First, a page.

Kossuth County Advance from Algona, Iowa on August 16, 1934 · Page 6
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Kossuth County Advance from Algona, Iowa · Page 6

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Algona, Iowa
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Thursday, August 16, 1934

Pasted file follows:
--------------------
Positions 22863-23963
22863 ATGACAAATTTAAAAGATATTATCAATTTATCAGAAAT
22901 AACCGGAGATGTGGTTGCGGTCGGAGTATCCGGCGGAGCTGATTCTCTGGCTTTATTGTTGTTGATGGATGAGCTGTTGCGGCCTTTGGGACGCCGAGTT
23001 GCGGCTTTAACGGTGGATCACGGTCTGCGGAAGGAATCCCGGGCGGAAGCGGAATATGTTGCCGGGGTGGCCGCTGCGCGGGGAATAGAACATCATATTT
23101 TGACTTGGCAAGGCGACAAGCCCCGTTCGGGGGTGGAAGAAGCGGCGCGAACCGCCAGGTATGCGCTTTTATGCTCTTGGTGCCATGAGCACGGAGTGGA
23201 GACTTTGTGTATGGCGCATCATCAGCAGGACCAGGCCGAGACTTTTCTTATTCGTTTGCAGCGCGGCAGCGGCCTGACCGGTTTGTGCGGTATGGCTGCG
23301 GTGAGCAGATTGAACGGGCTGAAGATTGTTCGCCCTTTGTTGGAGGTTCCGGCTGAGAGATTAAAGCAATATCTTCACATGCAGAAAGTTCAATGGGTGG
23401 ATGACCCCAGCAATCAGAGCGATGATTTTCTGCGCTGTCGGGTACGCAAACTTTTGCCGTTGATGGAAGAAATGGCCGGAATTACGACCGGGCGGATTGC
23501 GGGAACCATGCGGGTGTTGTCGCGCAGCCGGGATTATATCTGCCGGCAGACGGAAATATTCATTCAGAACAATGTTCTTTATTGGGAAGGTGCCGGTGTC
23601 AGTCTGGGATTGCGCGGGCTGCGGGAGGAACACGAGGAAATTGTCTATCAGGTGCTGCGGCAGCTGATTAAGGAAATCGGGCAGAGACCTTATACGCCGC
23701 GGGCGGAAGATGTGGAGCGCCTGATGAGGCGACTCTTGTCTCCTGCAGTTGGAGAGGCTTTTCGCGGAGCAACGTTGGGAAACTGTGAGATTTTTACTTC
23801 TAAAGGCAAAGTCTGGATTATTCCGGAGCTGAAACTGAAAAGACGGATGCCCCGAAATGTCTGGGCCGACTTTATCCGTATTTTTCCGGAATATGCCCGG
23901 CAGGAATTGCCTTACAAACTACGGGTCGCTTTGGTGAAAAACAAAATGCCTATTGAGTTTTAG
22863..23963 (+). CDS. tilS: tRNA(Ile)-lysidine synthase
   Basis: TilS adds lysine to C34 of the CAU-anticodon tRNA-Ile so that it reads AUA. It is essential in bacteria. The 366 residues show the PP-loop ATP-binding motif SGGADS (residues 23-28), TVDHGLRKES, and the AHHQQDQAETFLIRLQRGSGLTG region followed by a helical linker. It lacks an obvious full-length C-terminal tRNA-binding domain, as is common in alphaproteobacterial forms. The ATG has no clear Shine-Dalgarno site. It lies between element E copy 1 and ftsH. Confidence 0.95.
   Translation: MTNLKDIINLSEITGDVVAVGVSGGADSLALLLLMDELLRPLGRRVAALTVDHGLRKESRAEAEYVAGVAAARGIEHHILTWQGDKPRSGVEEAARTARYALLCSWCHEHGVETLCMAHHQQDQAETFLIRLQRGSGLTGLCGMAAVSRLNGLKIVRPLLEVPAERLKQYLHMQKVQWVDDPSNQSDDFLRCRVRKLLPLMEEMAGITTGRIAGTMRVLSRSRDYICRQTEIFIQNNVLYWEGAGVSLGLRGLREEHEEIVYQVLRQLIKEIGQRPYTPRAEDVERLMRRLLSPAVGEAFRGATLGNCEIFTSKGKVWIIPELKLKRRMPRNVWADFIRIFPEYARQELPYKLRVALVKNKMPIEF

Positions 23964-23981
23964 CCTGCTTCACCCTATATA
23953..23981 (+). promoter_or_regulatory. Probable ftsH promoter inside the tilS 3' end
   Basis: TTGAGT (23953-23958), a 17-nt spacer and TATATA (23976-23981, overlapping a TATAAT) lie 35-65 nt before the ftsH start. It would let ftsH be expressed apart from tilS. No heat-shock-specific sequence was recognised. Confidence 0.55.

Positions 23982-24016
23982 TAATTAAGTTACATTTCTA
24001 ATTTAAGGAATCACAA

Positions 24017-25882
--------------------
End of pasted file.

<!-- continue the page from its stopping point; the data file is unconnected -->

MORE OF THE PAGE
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J?AGE SIX aunty U bban« AS 8BCOND OLABB mntter December SL, 1906, at in* fcostofflce at Algona, lows, under th« »ct of March 2, 18TB. TERMS OF SUBSCRIPTION t—To Kossuth county postofflces and bordering poitofflo.i at Armstrong, Bode, Britt, Buffalo Center, Cor•with. Cylinder, Elmore, Hutchlns, SCjlrermore. Ottosen, Bake, Ring- •ted. Rodman, SUlson, West Bend, and Woden, year *2.<X> •-To all other U. 8. Postofflces, year *2.60 Alilj subscriptions for papers going 4o points within the county and out- '«f-the-county points named under No. 1 abovo are considered continuing trabscrlptlons to be discontinued only ton notice from subscribers or at pub- tt-her's discretion. Subscriptions going Jfo non-county points not named under tNo. 1 above will be discontinued without notice one month atter explr- fcUon of time paid for, If not renewed, *ut time for payment will he extended If requested In writing. FAULT THAT MOIfEY LEAVES THE COMMUNITY? Society never intended a bank to J>e a chest for burying the savings iot a community. Neither was it «ver intended that a- bank should TJB set up in a town for the purpose of deporting the capital of that community out of town. The economic purpose of a bank is to gather together the savings of a community and loan them back to Sthat community as working capital lor that community to use to cre- jate employment and business prosperity within that community. A statement lies on the editor's ftesk of a bank outside of Council Jtluffs whose banker has been very prominent in the state bankers association. It shows that his bank This editorial is from the Council Bluffs Nonpareil. A Similar editorial appeared recently in the Advance, but the Advance gave the bunkers side also, which is: 1—the attitude of the public towards debt, also as regards withdrawal of deposits, has forced bankers to exaggerate liquidity; 2—state and national banking regulations, sub- rerslve new laws aimed at creditors, moratoriums, etc., have tended to the same end; 3— bankers have felt that the demands of government for investment in government securities could not safely be ignored; 4— there is a countrywide lack of demand for safe commercial loans. fact which was pointed out by Representative Bonnstetter some months ago. The Logan paper's remark that the head tax will have to he boosted if the law is to work out to the satisfaction of candidates for pensions cannot be so easily disposed of. It is commonly assumed that the pension rate will be $25 a month. The state board does not have to adopt this or any other set rate, and in practice the rate will doubtless vary according to cases. However, it is reasonable to suppose that most aged persons who apply will be destitute, and in that event $25 may be too little rather than too much. Assuming the $25 rate, it is interesting to figure out what will happen in case Clay county, where already 102 applications had been filed up to a week ago, turns out to be a typical county. A little figuring reveals that on this basis the monthly county cost of pensions would be $4050, the yearly county cost $-18,600, and the state cost just under $4,000,000! Consider this in the light of the fact that up to a week or two ago only some $800,000 of the dollar head tax due July 1 from all lowaus over 21 had been collected. BE! Old G seems back at hi; Talk, Des Moines. TIMELY TOPICS One of the farces inherent in the old age head tax is revealed in a report from Polk county, which includes Des Moines. Collectors at $5 a day in the city and $4 in the country were hired, and in the end it cost $12,000 altogether to collect $18,461! The prohibitionists seem fairly entitled to a quiet grin at the expense of the state liquor stores. I The stores are apparently not j drawing the expected patronage. (Can it be possible, after all, that ithe long period of liquor drought actually did educate a sizeable proportion of the people out of the liquor habit? The Marshalltown T.-R. says it is costing the i!86 an acre has deported from his home town three-fourths of all the money that tis depositors have put in his bank, .while only one-fourth has been loaned back to the people of his town. If the depositors of that bank really knew that three-fourths of jtheir money was being sent out of 'town when they put it in that bank, Sthey might realize that something Should be done to keep their money fit work at home. This bank is dominated by the 'fear that came over bankers during the depression and panic, but "the danger that hung over the tanker prior to this year has now been removed. There is no longer any danger of Ills depositors start- Jug a run on his bank. The govern- tnent's guarantee of deposits has removed their fear. We have conspicuous examples of building and loan associations loaning all of their funds at home und remaining solvent. We know that jobbers and manufacturers Joan millions to their customers Without loss. Commercial failures are fewer now than they have been In ten years. Home loans can be made with Safety and there is a demand that "banks can meet but refuse to meet 3>ecause of their unwarranted fear. While this fear to make sound loans at home lasts banks are de- •tporting the working capital of their Communities out of town. Until each community's own working capital can be put to work at home we can not revive prosperity or increase employment at home. This bank aforementioned has Sent down to Washington, for the Democrats to spend, exactly one- lialf of all the home town money its jflepositors have put in that bank, .•hich will be irrigated by the new .ams over which the president en- hused last week. Which is some- hing for Iowa farmers required to et part of their farms lie fallow to hink about. Judge Coyle was a candidate for ne of the democratic state supreme court nominations, but got avors to hand out to converts from mother party; they have too many mngry tried and trues of their own to provide for. "America," says Mr. Tugwell, can never prosper if we continue .he practice of economic cannibal- sm." A striking term deliberately meant for morons who can swal- ,ow but can't reason. Nobody knows what it means, but whatever it is. this country seems to have prospered under it in the past far beyond other countries of the world. Many a reader grinned grimly on seeing Friday's cartoon in the Des Moines Register. The spell-binder was telling the farmer how the administration (not nature; no, no!) lad boosted prices of farm crops. 'But," said the farmer (one of the unfortunates who doesn't live in north Iowa,) "I haven't any crops to sell!" It has sent one-fourth of all their money to banks outside of of Iowa in the form of cash on de- jposit in these banks and they have sent some of that to Washington -i_or more bonds. If depositors really knew thai more than half of their funds were being sent down to Washington for democrats to spend, and thai Sully three-fourths of their funds were being sent out of town by that bank, they might seek some other place to deposit their money where it might be put to work at tome. Reading this bank's statement Discloses these facts that half of al its depositors' money has been •Bent to Washington buy government bonds, one-fourth has been sent to banks outside of Iowa ant they have sent some of it to Washington. Only one-fourth of depos "itors funds have been put to work 'at home. So long as this insane fear, which we call extreme liquidity, lasts banks will suck the Jblood of working capital out life government to reclaim some lands he cold shoulder with only •otes. Political parties have 117 no Opinions of Editors Ulr. Kraschel's Sales Tax. Estherville News — The longer the people pay the sales tax the more they will dislike it, and the more eloquent Mr. Kraschel ant others must become in defense of it. As Al Smith Sees It. Story City Herald — Al Smith asked what chance opposition luu against Roosevelt. "No chance, 1 said Al, "as long as governmen keeps giving money away. Nobody shoots at Santa Claus." Height of Something or Other. Knoxville Express—Some things make one laugh, even in this ho weather. For instance, a produc* house in a western town advertis ing to buy eggs, in a mimeograp] throw-away sheet that by no stretch of the imagination could bi supposed to reach an egg-produce more than two blocks from the public square. We Certainly Got Action. Swea City Herald—It was up to Roosevelt rfnd the leaders of his administration to give the country something new. We got the New Deal, and that is ample! Everybody is satisfied there is plenty of change! As Seen in Clay County. Peterson Patriot—People generally are getting pretty disgusted with the corn-hog contract situation. The corn-hog lists were print- The Colyum Let'* KM k« too Serlout iorge Gallarno post on Plain Anyhow the ead story on the firs t page about a )icnic starts out jui t like Ancient .hat a picnic all on the ants in the suzzing "round. Later—A letter from Old George himself! Listen— Permit me, right it the start, to eorge— What's more fun party, With the things ground? Bugs in the butter, salad, And the skeeters assure you that I i im still in the VOOULt; J<\JU lljtll J. till! Bllll 111 U1U and of the living, and to thank you for the wonderfully kind commeui concerning my disappearance from Plain Talk. As stated by Mr. Smith, Mrs. Gallarno needed my attention more ;han it was possible! to give and .it the same time attend to the paper so, as soon as the! primary campaign, was ended and my candidate defeated I decided on two things: 1—To assure the successful candidate that I would jsupport him to the best of my ability; 2—To gel entirely away from the paper for a couple of months. Mrs. Gallarno is Improving now, KOSSUTH COUNTY ADVANCE!, ALQONA, IOWA At The Call Theatre A Review of the Recent Talkies By T. H. C. iheir home towns and deport out of j ed ln the newspapers of the county town as an undesirable alien the anoney that might be used to create employment at home. The government under its housing act has offered to insure up to 20 per cent all loans that local banks will make at home for the encouragement of the building industry. WILL THE PENSION HEAD TAX HAVE TO BE BOOSTED? This comment in the Logan Observed is typical of what has appeared in a number of Iowa weeklies: "As a political masterpiece nothing ever hung in the Iowa gallery even approaches the old age pen- Hion law now in operation. As a vote trap it. is an excellent piece of work. Probably it was intended to fee jujit that. Actually it is a delusion and 'a. snare. Eventually the laz raw on those who can pay most fce multiplied many times or the whole plan must be discarded on April 12, and here it is mid- August, and no money yet. And no one knows when it will come along. It begins to look like the government can't get any deal over in less than a year. Why Credit is Tight. Estherville Vindicator & Republican—If all the money that is in cold storage in Estherville, were in circulation it would help a lot. Not only that in cold storage, but that on deposit in the post office, and on time deposit in the bank, withdrawn from circulation. The banks don't loan, for those who borrow can't pay, and the postoffice is only a depository. hough slowly, and if you will look up this [last] weed's Plain Talk you may recognize that I have been 'taking my pen in lland" again. Sorry I did not receive copy of paper you mailed to 1 me; but I did ind the good words you had for ne in another copyl in the Iowa Press association files. AND NOW I'M rip against it again. During the '. extreme hot veather I went to; bed dressed as nature had one time dressed me. I must have mislaid my nightie, and when tliat cold wave came along I most froze. Ma Falstaff clairris she has not ieen the garment since the first lot night when I hung it at the oot of the bed, so in case a thunderstorm that seemed to be com- ng up did arrive, aid I got struck )y lightning, or thfe house was lown away, I'd be in a presentable condition when located by the learching party. So the only thing I can think of o do, and still be gentlemanly ibout it, is to ask arty of you readers whether you have an old nightie lying about that you aren't using. I don't care what sex the nightie was made for, because I jeen wearing the ones Ma Falstaff cast off for a good jnany years. Now don't get careless and for;et this plea. Jack Frost is going o crowd the wolf ».way from the door in a few weeks., and I believe n preparedness. When it doesn't cost too much money.—F. O. Sat- .er in Central City News-Letter. Glad to hear from Satter again. Some of the older readers may recall quotes from hjm when the Colyum was an infant. Then he was publishing the Ellsworth News. How long ago, and where ,vas it, that the Colyumist, his better half, and the Satters fraternized at an editorial convention? LIKE OTHER COLYUMISTS, H. S. M. occasionally tells one that sn't so bad. As witness— One of the downtown cops certainly had a lot of satisfaction the other day. Someonje asked him if the Ingersoll street; car had gone by. "Yes," said the officer, seizing on a retort that must [jy this time be in the police regulations, "it has. There are its tracks!!" WE READ OF a Kirl named Bell E. Ache, of Painesvjlle, Ohio. Now there is a young woman who has every excuse for getting married at the first opportunity.—Phat's Fun in Lu Verne News. Regrets, but Rule No. 4 of the Colyumists' Code forbids the obvious reply, and readers will have to do the best they can with the old saw about the frying pan and the fire. AT THE FREE PARTY Friday night (see Society) Mrs. Free (the elder) came in to greet the assembled guests. Diane Duncan, her 3- year-old granddaughter, watched the proceedings gravely, but thought her grandmother was overlooking Diane's^ favorite uncle, George L. Free, so, in a lull in the conversation, she piped: "Here's George, grandmother; you remember him, don't you?]" Yeah, But Who in Heck Wants to Write a Book? [Clipped from Damfino.] A certain NRA official called his staff together and addressed it as follows; "We've been here a whole year now, and not'one of you has ever sent me a memorandum say- nig any of our basic ideas are cockeyed. I have ilo reason to believe that some of'them are not What the hell?" Aw, Call It a Politician and Let It Go at I That. [Pittman in Nortlfwood Anchor.] My good friend and former fellow townsman, H. A. Dwelle, Ma— nn.. i— i .. ! _... e j U p Frederic the Globe Gazette's information! bureau. Mr Haskin said an object with 20 flat HE TORRID AUGUST dog-days A have finally got us down. Well, we'd hardly go so far as to say that we have been wholly vanquished by the heat; the semi-annual market trip, and the fact that the cinema has reached the mid-season low, perhaps accounts for lack of erudition in this department the present week. To get back to the heat: it has been our contention, especially this summer, when temperatures have been the chief subject of conversation, that much of the discomfort of excessive humidity could be avoided, if only the mind could be centered upon something else. Thus, it is unfortunate that In the season of the year when heat reaches its greatest heights the activities of humans drops to lowest levels. If the average person had enough to occupy his or her mind, even the discomfort of heat might be forgotten. The roster of Chicago cinema houses is discouraging. Sound in the average metropolitan movie palace has about the same quality as an old fashioned tin-pan "chiv- aree," and the plays are always a week or two behind the schedule at the Call. But we don't go to Chicago for movies alone, speaking now from an entertainment standpoint. The Century of Progress still lures the unwary tourist and visitor; the display of electricity by night is one of the supreme marvels of the Age of Science. The cafes too, with the repeal of prohibition, have taken on a new lease on life. There is an air of refinement about the Gentle Art of eating and drinking which, alas, had been sadly lacking during 12 years. Speaking of eating, we picked up an interesting volume in one of the bookstores of Chicago, a book we have long wanted to own, called the Physiology of Taste, by a Frenchman, Brillat-Savarin. Every man and woman should read it. There is so much more to the art of cookery than just laying out a few doughnuts and a cup of weak coffee and calling It a breakfast; or frying ham and eggs and calling it lunch. The Europeans have gone into the subject in their usual thorough manner; which is why, perhaps, people on the Continent make so much more out of the simple business of living than we money- mad Americans do. But, patient readers, who have been waiting for even the briefest of vacations from the weekly movie-fare will probably be even less interested in this discussion of Transcendental Gastronomy than in the critisim of our current cinemas. And so, we close a futile column with the fervent hope that the Fall talkies will raise our waning hopes to new and unsealed heights and that the League of Decency (already wobbling) will spare us the small pleasure of selecting our own plays and passing on their merits. After all, we'd still like to do our own thinking for a few years. H impossible." That the lasv ia a "vote trap" may be. admitted without charging that it was intended as such by the .democrats. It was supported by republicans aa well as democrats, Opinion of Senator Glass. Knoxville Journal—Senator Carter Glass, of Virginia, whose standing us a democrat is attested by the fact that President Roosevelt tendered him the position as secretary of treasury, .-.ays of the New Deal: "The New Deal is not only a mistake, it is a disgrace to the nation, and the time is not far distant when we shall be ashamed of having wandered so far from the dictates of common sense and common honesty," ' COMMANDER OF OGGGAMPIS SPEAKER HERE Service Clubs Learn How Conservation Camps Are Run. H. R. Morgan, superintendent of the CCC camp at Forest City, spoke Monday noon at the Country club clubhouse at a joint meeting 'f the Rotary and Kiwanls clubs, 0 strong, and told of the work done in camps by boys from all sver northern Iowa. W. E. McDonald and M. G. Noron, presidents respectively of the Rotary and Kiwanis clubs, presid- d, and Mr. Morgan was introduced by G. F. Towne, chairman of the August Rotary program commit- ee. Enrollment Voluntary. The camps are run by the regu- ar army, Mr. Morgan said, and the army furnishes tents and other camp equipment. The work, however is done under direction of the parks branch of the department of he interior and the forestry divis- on 'of the AAA. Each camp has a staff in part of army officers and in part of men n the park or forestry service, also a medical officer who looks after the health of the men. Enrollment is purely voluntary, athering agencies, usually county, supervisors or superintendents of the poor, pick boys whose parents or relatives are on the poor relief rolls. The boys are taken to the camps, and are there given a phys- cal examination. Then, if accepted, are assigned to a camp and a work tour is made to show them what is being done and what will >e required of them. They can then complete enrollment or not as hey choose. Schedule for the Day. The boys get up at 6 a. m., clean up their tents, eat breakfast, and do necessary camp jobs till 7:50, when they are loaded on trucks and taken to work. At noon lunch is served on the job, and work ceases at 4 p. m. From 4 to 6 they must bathe, shave, dress in uniform. At 6 supper is served, after which they are free. Lights must be out at 9 p. m. Taps is sounded at 10 p. m. the first four nights of the week; Friday nights, at 11:30; Saturday nights at 11:45; Sunday nights at 12:30. Quitters Dishonorably Discharged. The first two weeks tells whether a boy will stay. It takes that long to become "acclimated." There are three ways out of camp; ?r~ m . er . < r!. y l uittin g. or "going over unruly, in discharged; and dismissal to accept a civil job. In the first two cases discharges are dishonorable; in the third case, honorable. The boys earn $30 a month, of which $25 must be sent home. Of the remaining $5 only $3 can be son City, has tripned J. Haskin, head ofj th surfaces is an "eikosagon." Mr Dwelle, for years !in educationa work, suggested tljiat the corresi name is "icosahedpon," and Mr Haskin, in a courteous letter, admitted the claim. I Well, live am learn. But if anybody had askec me what those words meant I'd a told him they wero names of pre historic monsters, fairly good guess. Illustrating IIow ,nd thought it We Teacb. the Idea to Shoot. [Eagle Grove Eagle.] Young Dickie Joinson, Dorothy Kilbourn, and otier 5-year-olds were building grass houses on the parsonage lawn recently, and a disagreement arose al out the interioi arrangements. "The woman" had her way, as was to be expected and "the man" lef. home, saying: "Im going to ge go over and live w a divorce and ith Alberta." TRAGICALLY ENOUGH for most of the country, whe:i they were getting up all the alphabetical combinations in Washington last winter they forgot RAIN! —ALIEN. HOBO DAY AT BRITT SET FORAIIBUST 22 Britt, Aug. 15 — Britt's annual lobo day will be celebrated next veek Wednesday. This will commemorate the famous original Hobo day on August 22, 1900. The opening event will be a lorseshoe-pitching contest, after which there will be a band concert, 'ollowed by a novelty parade and a cittenball game. Sen. Geo. W. Patterson will speak at 11, and at 11:30 short talks will be given by ;he Hancock home demonstration agent and S. J. Oberhauser. There will be free acts in the afternoon, followed by a Junior Lesion ball game between Buffalo Center and Britt. Forest City and Madrid will then play. An exhibi- ion of 4-H work will be judged at 4 o'clock, and at 4:30 there will be i balloon ascension, after which .here will be sports. In the evening the Britt band will give a concert, and at 7:15 Governor Herring will speak. Free acts and a pavement dance will fol- "ow. The Cardiff giant will be on ixhibition all day. WANTED—HOUSEKEEPER in respectable home, by lady with .wo children.—Write Advance. p48 FOR RENT SEPT. 1 — MODERN house with garage.—Call 203. 10u48 cows.- la. spent at the camp canteen. Some boys, however, get money from home, and though this is forbidden there is no practical way to stop it. Boys come out of the camps in excellent physical and mental condition, always better fitted than before to take civil jobs. Plans for Call Park. The Forest City camp is building a fire tower, a natural amphitheater, and a stone barn at a 'state park there. At the near-by Eagle Lake and Rice Lake state parks roads and shelters are being built! For the Ambrose A, Call state park here work is planned, bui when it will be done is not yet known. Mr. Morgan said he hac expected to bring 50 or 60 men here before this, but the project has not yet been approved. A bridge, some winding trails, and 10 or 12 foot bridges are to be built il a detail is assigned to the loca: park, and the men will live in tents at the park while the work is in progress. -*Girl Babies for Two. Mr. and Mrs. C. B. Rawson, Irvington, are parents of a girl, theli second child, born at the Kossuth hospital last week Wednesday night. Mr. and Mrs. Alvia Weaver became parents of a girl Tuesday night. CORPORATIONS PAY THIRD OF COUNTY TAXES Of the approximately $760,000 in taxes payable on Kossuth property this year, insurance companies, land banks, and similar institutions pay approximately $250,000, or one- third. In addition public service corporations, including railroads, telephone and telegraph companies, pay $81,636. Rural telephone lines, farmer owned and operated, pay $447.38. The four railroads operating In Kossuth—Milwaukee, Northwestern, Rock Island, and M. & St. L.— pay a total of $69,399.03, or nearly one-tenth of all taxes in the county. Corporation Taxes. Taxes for 1933, payable this year by the public service corporations operating in Kossuth follow: American R'y Express —_$ 30.70 Buffalo Center Tel. 74.71 Hurt Telephone Co. 126.87 C. M., St. P., & P. 11,104.61 Rock Island 2,540.08 Rock Island 4,164.67 Rock Island ; 12,315.95 Chicago & Northwestern.. 26,989.06 Chicago & Northwestern.. 1,622.16 Central States Elec. 1,280.80 Cresco-Union Elec. 70.34 Fenton Telephone Co. 82.22 Farmers Mut. Tel. _______ 48.95 Interstate Power ._ 1,212.68 Iowa Public Service 292.36 Irvington L. & P. 63.91 Ledyard Tel. Exchange __ 47.37 Lone Rock Tel. Exchange. 87.81 M. & St. L. 2,930.11 M. & St. L. 1,732.49 Northwestern Bell 6,894.35 Swea City Rural Phone ._ 65.13 Titonka Tel. Co. _ 87.73 Western Union 1,485.67 West Iowa Tel. Co. 185.38 Total $81,536.18 Railroad Among Delinquents. It is estimated at the treasurer's office that life insurance companies, land banks, and other corporations holding farm property in the county pay approximately 250,000 in taxes a year. No accurate figures are available because of the diversity of acreages credited with payments. Checks from companies are often in excess of $10,000 in payment for taxes. One of the large insurance companies, which holds a large number of farms in the North End, has not yet paid 1032 taxes, payable last year, and this has seriously crippled rural schools in some North End townships. The Rock Island is also in arrears, and school funds in the townships through which it runs have been overdrawn. BOY WANTED TO DO chores, near Titonka. FARM 8p48 WE HAVE A LIMITED AMOUNT of money to loan on Algona property at 5%.—Phone 65, C. R La Barre. 19u47tf WANTED — PASTURE FOR 50 -F. C. Sigler, Indianola, 10p48 OBRED WINTER WHEAT SEED for sale; also one Hampshire boar.—Carl Hutchins. 12p48 TRAVELERS VACATION accident tickets.—Phone 65, Algona Insurance Agency. 9u47tf FOR SALE—ONE POLLED Shorthorn bull 18 months old; three Shorthorn bulls 9 months old — Frank Rlebhoff. 16p48-49 STRAYED—FIVE CALVES. Owner may claim by paying expens- ss.-Mrs. Will Millre, east Whitte- more - 12 P 48 GETS THE CREAM-VEGA Separators, $77.50 Users biggest boosters.—See Bjustrom's, Algona. 12u31tf FOR SALE — 1927 CHEVROLET coach, good shape; cheap if taken now.—C. D. Pelleymounter, phone 26F12. $2.00 ONE YEAR INSURES YOUR car or truck against broken glass, windshield included.— Phone 65, Algona Insurance Agency^ 18u47U WANTED — RELIABLE AMBITI- ous man with car to represent old established firm. Reference. Permanent.—Harrison Nurs9ry Co., Vni * M " u 18P48-49 Neb. ANOTHER STRIKE-1000 Gamble Stores and Agencies go on strike (luring August against higher prices. Up to 40 per cent off their regular cut prices—3-tine hay fork v» la ft * % in ' rope ' 59c ! lunch> kits, 89c; 6-oz. Cocoa Hardwater soap, 3c bar. 49.43 FREE EDUCATIONAL CHIROPRACTIC CLINIC series of such national office of Educational will have charge of the charge. of the clinic to complete detailed arrangements 6 r?^!' 6 :: 0 ' 1 ! 6 ^ 10 ^ feat -es bring to Chiro- This is one of a Special examiners frqm the Missouri, City, la., chief examiners in advance the clinic. The examinations the towns and cities and equ each case attend- are of a very private nature. this service. and consultations. If will be a minimum charge for u. .,.«< „„, „ «„„ .,=;• ou ' t r:,,rr.L. « Dr. P. C. Scanlan Appointments must be The Final Clearance on Summer N. at Mrs. Tribon's Ne Rumma —al- Christensen's Bargain Basement Friday and Saturday Mr. Christensen has given me his si i of summer dresses in both cotton j silk from his regular upstairs stock ! j has told me to sell them during these ! days at prices that will move" them J I will have good sizes and the prices will be very cheap. Come these two daw I will have Suits, Coats, Cotton Dressea Silk Dresses, Blouses, Skirts, Sweater ' Children's Wash Dresses, and mam! more seasonable things. MRS. TRIBON At Christensen's. NUDIST The women are wearing progressively less every year, and some of the men are following suit. The big bullies that want to show their form. Some of them have little else to be proud of so I do not blame them for showing off. Then there is the young lad that has just reached the dizzy age—he will save money by not wearing a cap and then pay the doctor ten times the amount for trying to cure the cold in his head or the cinus trouble. It may come to nudism in a generation or so but I should worry. I will not be here to see it, which is a consoling thought inasmuch as I have seen plenty already. One nice thing for the shoe man, nudist or not they all have to wear shoes. Take it from me we are buying them to suit the present demand. Light, airy, and graceful. All new styles in novelty pumps and ties. Even the arch-support slippers are so stylish and modern that you would never guess they had arch-supports built in. In our fall buying the modern Miss is not forgotten. We have oxfords, ties, and straps with good heavy welt soles made up so nicely they will meet with her young ideas, and yet so sturdy that mother will approve and be pleased. We are trying hard this fall to have things as you want them. Plenty variety, all sizes and widths from AAA to EEE, When you think of shoes think of Jimmie Neville The Shoe Man Algona, la. New South Bend Malleable Deluxe Ranges Far faster heating . .'. remarkable saving in fuel • ••fjjj tional convenience in use ... greater durability .. . im \L/, but a few of the extra values embodied in this new range.» important of the basic advances in SOUTH BEND'S new j* joint construction (patent pending). This exclusive. ^ makes a vastly tighter range than is possible with we u bolted joints, besides providing the best protection for w» r- celain enamel. There is not a bolt or rivet visible OB range. This lock joint construction, an exclusive South Bend dffg ment, is undoubtedly the greatest advance in range _ made in years—achieving new e'ficlency and remarwiw omy in service—adding staunchness and durability wniu*"- longer life. In every hidden detail of construction the SOUTH BEND luxe reflects the skill and expe -ience of nearly 40 yea" quality range manufacture. The closer you examine i structioa the better you will appreciate the value, We invite you to look over this high grade line of ranges. Kohlhaas & Spilles When In need of ?la»iei j^ye your e?«» t-oroujwy , F. E, SAWYER, Opt